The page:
What to Expect at Your Bond Hearing
If you’ve been arrested in Florida, you may be wondering whether you will have to sit in jail while you await your criminal trial. Read this guide to learn more about your legal rights and options and find out what you can expect from your bond hearing.
Your Bond Will Be Set At Your First AppearanceFlorida law allows criminal defendants to pay bail or bond in order to avoid jail time while they await their criminal trial and sentence. Chapter 903 of the Florida Statutes outlines guidelines for granting bail and bond to criminal defendants. If you’ve been arrested in Florida, you will certainly need to explore all of your legal options.
Generally speaking, defendants who were arrested based on an arrest warrant might be dismayed to find that the bond for their crime has already been predetermined when the warrant was created. If the defendant was arrested on probable cause, a judge will set bond at their first appearance. After that initial appearance, you are entitled to file a motion for bond reduction, which can lower the cost of your bond, and have that motion be heard by the same judge that will handle the entirety of your case.
Unless the Prosecutor Proves Certain Factors, Bond Will Likely Be GrantedIn general, most criminal defendants will be granted bond and allowed a pre-trial release from jail unless the prosecuting attorney can show:
- That doing so would pose an unnecessary risk to the community;
- That the accused is a flight risk and may not appear for their trial;
- That doing so would put the integrity of the judicial process in jeopardy.
If there is ample proof attesting to any of the above allegations, substantial evidence implicating the defendant in the alleged crime, or if the defendant has been charged with a capital felony punishable by death, then bond will most certainly not be granted.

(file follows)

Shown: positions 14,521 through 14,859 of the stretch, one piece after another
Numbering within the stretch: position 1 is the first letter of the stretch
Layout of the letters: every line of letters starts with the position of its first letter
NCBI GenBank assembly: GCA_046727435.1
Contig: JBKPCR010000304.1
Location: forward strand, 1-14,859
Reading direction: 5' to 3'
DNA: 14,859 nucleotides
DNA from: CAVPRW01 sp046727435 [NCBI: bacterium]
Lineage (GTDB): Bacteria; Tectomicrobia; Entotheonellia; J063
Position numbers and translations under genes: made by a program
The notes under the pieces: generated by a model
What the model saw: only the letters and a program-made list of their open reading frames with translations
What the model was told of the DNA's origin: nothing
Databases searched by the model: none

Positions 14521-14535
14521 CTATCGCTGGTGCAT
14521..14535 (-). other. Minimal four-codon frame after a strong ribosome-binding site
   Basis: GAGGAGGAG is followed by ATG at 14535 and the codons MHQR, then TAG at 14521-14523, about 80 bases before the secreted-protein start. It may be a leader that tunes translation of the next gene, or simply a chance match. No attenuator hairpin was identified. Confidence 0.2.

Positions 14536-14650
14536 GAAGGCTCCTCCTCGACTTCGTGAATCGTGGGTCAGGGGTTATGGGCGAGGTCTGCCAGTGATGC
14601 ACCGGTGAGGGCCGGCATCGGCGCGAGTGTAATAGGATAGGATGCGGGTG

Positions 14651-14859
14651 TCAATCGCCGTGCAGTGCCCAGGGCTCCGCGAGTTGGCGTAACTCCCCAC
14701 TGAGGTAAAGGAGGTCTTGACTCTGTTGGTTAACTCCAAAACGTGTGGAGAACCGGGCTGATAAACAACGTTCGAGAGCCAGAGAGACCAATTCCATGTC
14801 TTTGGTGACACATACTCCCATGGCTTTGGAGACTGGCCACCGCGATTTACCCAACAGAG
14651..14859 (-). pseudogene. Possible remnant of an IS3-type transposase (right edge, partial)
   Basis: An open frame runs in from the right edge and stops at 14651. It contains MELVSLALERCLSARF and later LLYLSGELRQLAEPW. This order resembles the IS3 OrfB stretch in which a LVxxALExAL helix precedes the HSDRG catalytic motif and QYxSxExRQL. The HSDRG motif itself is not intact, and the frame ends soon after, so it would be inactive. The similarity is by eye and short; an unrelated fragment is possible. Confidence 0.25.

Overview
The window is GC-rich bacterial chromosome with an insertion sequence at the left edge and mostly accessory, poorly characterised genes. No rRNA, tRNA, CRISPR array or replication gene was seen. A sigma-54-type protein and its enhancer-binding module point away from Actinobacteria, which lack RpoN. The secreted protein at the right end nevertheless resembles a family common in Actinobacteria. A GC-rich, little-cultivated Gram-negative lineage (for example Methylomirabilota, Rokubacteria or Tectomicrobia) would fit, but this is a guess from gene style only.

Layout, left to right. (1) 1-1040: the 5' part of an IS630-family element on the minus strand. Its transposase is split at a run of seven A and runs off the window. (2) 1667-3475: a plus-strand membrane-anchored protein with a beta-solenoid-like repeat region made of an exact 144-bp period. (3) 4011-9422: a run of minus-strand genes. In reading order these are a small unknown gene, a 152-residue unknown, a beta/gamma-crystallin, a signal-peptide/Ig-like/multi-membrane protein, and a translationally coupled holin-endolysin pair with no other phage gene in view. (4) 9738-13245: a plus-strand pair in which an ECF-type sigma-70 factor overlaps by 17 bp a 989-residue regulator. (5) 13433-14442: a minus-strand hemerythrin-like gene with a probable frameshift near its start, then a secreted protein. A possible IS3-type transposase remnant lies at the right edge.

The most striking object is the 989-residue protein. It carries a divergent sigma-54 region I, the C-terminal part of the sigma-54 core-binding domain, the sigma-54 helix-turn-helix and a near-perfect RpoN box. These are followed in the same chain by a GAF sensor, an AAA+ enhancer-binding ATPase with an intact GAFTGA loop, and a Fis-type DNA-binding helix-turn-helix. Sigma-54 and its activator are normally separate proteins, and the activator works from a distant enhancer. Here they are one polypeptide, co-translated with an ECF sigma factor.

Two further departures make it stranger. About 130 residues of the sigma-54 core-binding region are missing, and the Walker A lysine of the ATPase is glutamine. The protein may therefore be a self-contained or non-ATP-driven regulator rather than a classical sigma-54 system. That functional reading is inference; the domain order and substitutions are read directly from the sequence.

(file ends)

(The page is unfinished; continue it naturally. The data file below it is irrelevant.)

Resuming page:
The Judge Will Consider Certain Factors When Making a Bond DeterminationOtherwise, a judge will consider a variety of factors to determine whether to allow a defendant out on bond. These factors include:
- The nature and circumstances of the offense and penalty
- The weight of the evidence against you
- Whether you have any local family ties
- How long you have lived in the community
- Your employment history
- Your financial resources
- Your mental state
- Past and present conduct
- The source of funds you will use to post bail
- Whether you are already on release pending another criminal matter or are on probation, parole or other release
Once these factors have been weighed, the judge will set your bond.
Bond Reduction May Be Possible By MotionImmediately following your hearing, your attorney can file a motion to reduce bond. The motion will state the reasons for which the defendant believes their bond should be reduced. Generally speaking, it can take several days to have your bond reduction hearing set. The judge who will preside over the remainder of your case is typically the judge who presides over your bond reduction hearing.
Bond Judgement ConditionsBear in mind that all bond judgements have conditions and if any of these are broken, you will be immediately taken to jail. For example, if you leave the state or commit another offense while out on bond, your bond will be revoked. Also note that bond conditions can be modified by motion. Once your motion is filed, the judge will review to determine if the bond can be lowered or if the conditions that must be complied with are reasonable to grant your release.